Eiders marked with satellite transmitters in Massachusetts included both male and females. Surgical and handling procedures were similar to methods described above. Males were captured along the perimeter of the nesting colony in floating mist nets, while females were captured either by mist net or on nest, similar to methods utilized in Nova Scotia and Maine. Transmitters were manufactured by Telonics Inc., weighed 39–42 g, and were 1.8–2.7% of the bird's body mass. Transmitters were programmed with a 2 h on, 72 h off duty cycle. The total time in captivity ranged from 4 h to 12 h and males were released on the water near base camp while females were released back at their nests.
Data were omitted from three individuals (two males and one female from Calf Island) who were tracked for < 2 weeks, and one individual (female, Calf Island) which sent only 16 locations over a 75 d period. From the remaining 46 tags, we obtained n = 11 917 Argos locations of location classes 3 (31%), 2 (20%), 1 (12%), 0 (5%), A (13%) and B (19%). An average of 259 ± 241 SD (all means hereafter reported with standard deviation SD) locations were obtained for each bird, with an average tracking duration of 312 ± 124 d (range 41–678). There was no significant difference in tracking duration among sites (ANOVA; F2,43 = 1.193, p = 0.313) but females (334 ± 118 d) tended to be tracked longer than males (256 ± 125 d; F1,44 = 3.926, p = 0.054).
The timing of migration onset is likely to be affected by the breeding status of nesting hens, thus we classified each individual as ‘failed' or apparently ‘successful' breeders. This was based on: 1) observations of nest sites on subsequent visits (only for a few nests in Maine and Boston Harbor); and 2) movements of birds with respect to expected hatch dates. For the latter, we based this on raw Argos location data with location classes 3, 2 and 1 (error typically less than 2000 m; Boyd and Brightsmith 2013) and typical hatch dates for each region: 25 May (Boston Harbor), 01 June (Flag Is, ME) and 10 June (Metinic Is, ME, and Eastern Shore, NS). Incubating females do not typically leave the nest site, so we assumed ‘failed' nests if an individual was > 2 km from a nest during ≥ 2 d prior to the expected hatch date. Post-hatch, females attend their crèches up to 60–65 d, and may move away from nesting islands (Goudie et al. 2000). Therefore, we assumed ‘failed' chick-rearing if females moved > 30 km from a nest site during the first 45 d post-hatch. The 45-d mark was used because crèche attendance can be highly variable among individuals and the exact hatch date was unknown (Goudie et al. 2000). Together, this classified 36% (12/33) of females as failed: Eastern Shore 5/12, Maine 3/8 and Boston Harbor 4/13. Males were not classified as ‘failed’ or ‘successful’, though all tagged individuals stayed within 10 km of the colony during the first week of incubation.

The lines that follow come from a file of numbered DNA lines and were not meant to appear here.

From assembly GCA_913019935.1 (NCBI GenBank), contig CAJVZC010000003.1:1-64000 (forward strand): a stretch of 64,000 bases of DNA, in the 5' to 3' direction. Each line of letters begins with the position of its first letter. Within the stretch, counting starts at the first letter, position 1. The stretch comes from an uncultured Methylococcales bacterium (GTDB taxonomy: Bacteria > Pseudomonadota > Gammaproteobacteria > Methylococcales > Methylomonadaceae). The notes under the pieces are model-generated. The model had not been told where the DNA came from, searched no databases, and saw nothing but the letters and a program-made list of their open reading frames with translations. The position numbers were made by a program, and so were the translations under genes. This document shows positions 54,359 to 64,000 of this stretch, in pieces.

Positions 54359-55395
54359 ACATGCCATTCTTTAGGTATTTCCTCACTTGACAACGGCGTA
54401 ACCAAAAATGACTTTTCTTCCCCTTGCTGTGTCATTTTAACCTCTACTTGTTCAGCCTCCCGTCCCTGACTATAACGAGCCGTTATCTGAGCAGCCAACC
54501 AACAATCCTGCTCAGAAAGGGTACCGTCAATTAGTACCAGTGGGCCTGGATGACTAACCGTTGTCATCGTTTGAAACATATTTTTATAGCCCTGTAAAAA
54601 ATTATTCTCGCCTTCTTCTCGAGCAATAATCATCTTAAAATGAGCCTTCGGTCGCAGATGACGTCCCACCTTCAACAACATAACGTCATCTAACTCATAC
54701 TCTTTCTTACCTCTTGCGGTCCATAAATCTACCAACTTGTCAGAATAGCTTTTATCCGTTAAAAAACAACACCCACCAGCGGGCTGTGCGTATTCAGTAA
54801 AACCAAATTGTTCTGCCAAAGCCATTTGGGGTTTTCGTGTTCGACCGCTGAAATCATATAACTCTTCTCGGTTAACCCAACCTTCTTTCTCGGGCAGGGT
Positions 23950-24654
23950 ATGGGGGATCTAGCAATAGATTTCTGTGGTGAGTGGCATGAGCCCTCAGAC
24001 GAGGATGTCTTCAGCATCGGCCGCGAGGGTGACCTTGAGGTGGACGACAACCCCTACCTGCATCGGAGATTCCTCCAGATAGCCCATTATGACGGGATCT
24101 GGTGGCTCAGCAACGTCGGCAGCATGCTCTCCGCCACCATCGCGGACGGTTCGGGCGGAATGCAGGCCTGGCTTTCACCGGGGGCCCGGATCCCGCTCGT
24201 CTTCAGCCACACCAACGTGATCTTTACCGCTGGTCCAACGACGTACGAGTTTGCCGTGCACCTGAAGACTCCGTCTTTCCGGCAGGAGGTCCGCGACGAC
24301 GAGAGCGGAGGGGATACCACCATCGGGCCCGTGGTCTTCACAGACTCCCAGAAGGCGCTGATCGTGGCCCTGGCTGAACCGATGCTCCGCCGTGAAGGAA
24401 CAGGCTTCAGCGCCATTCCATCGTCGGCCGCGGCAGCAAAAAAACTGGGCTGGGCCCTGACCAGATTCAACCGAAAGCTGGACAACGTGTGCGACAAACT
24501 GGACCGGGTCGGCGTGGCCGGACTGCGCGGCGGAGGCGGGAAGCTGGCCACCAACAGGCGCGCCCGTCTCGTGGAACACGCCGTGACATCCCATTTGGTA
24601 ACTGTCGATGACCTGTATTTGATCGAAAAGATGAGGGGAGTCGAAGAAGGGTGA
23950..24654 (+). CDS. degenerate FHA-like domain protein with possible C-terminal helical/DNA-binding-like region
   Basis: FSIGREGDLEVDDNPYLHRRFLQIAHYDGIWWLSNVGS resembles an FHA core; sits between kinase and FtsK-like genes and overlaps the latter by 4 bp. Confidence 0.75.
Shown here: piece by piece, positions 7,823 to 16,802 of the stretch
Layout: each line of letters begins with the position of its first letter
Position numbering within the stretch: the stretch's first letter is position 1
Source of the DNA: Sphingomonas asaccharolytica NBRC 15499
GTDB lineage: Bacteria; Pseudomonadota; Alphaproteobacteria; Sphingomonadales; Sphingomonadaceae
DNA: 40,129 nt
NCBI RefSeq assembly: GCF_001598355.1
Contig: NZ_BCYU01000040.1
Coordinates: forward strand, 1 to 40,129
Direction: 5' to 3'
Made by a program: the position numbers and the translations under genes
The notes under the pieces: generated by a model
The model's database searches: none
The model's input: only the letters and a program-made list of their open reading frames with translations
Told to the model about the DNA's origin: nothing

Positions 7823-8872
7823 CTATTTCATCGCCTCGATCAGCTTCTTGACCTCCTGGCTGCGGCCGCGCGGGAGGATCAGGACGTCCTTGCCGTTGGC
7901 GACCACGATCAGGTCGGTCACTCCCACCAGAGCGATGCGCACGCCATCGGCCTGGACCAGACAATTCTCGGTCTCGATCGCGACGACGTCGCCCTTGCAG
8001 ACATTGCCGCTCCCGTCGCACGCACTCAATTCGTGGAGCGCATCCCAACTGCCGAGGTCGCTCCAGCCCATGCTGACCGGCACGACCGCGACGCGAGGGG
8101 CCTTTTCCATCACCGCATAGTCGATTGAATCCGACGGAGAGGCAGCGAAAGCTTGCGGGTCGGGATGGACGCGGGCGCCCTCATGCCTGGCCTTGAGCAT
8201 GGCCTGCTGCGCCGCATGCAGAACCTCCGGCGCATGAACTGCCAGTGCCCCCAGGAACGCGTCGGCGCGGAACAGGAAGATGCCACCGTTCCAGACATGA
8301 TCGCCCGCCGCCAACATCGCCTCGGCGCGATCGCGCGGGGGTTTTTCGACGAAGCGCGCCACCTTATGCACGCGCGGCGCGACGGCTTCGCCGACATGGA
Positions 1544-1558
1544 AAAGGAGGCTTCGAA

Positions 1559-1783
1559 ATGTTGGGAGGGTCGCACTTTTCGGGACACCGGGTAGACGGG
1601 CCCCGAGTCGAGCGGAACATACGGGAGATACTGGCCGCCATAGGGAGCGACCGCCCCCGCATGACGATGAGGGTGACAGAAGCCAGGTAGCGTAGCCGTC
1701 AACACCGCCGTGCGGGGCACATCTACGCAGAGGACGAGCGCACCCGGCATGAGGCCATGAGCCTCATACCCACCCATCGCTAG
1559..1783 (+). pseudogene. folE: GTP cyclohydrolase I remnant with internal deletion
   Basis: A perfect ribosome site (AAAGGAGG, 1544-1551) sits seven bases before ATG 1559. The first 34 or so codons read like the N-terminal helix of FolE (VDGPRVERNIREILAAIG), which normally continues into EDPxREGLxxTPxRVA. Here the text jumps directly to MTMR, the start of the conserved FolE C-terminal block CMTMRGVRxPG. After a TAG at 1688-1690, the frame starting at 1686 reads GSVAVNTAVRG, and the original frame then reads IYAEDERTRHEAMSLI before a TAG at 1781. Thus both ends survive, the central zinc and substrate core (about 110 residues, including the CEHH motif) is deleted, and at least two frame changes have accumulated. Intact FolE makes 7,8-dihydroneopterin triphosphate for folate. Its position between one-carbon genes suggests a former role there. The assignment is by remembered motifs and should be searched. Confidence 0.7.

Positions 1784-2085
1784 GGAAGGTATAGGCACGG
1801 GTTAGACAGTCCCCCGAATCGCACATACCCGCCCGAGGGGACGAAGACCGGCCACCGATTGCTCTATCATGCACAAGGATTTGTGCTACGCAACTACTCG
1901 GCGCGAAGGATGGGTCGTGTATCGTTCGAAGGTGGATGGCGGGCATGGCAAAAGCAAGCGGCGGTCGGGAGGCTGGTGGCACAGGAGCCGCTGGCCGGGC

Initial investigation of tracking data suggested that some birds were non-migratory and year-round residents of their nesting locations. A histogram of maximum distance traveled revealed a tri-modal distribution with clusters between 0–50, 100–300 and 700–900 km. We classified birds as ‘resident’ if they moved less than 50 km from their tagging site.
State–space modeling and home ranges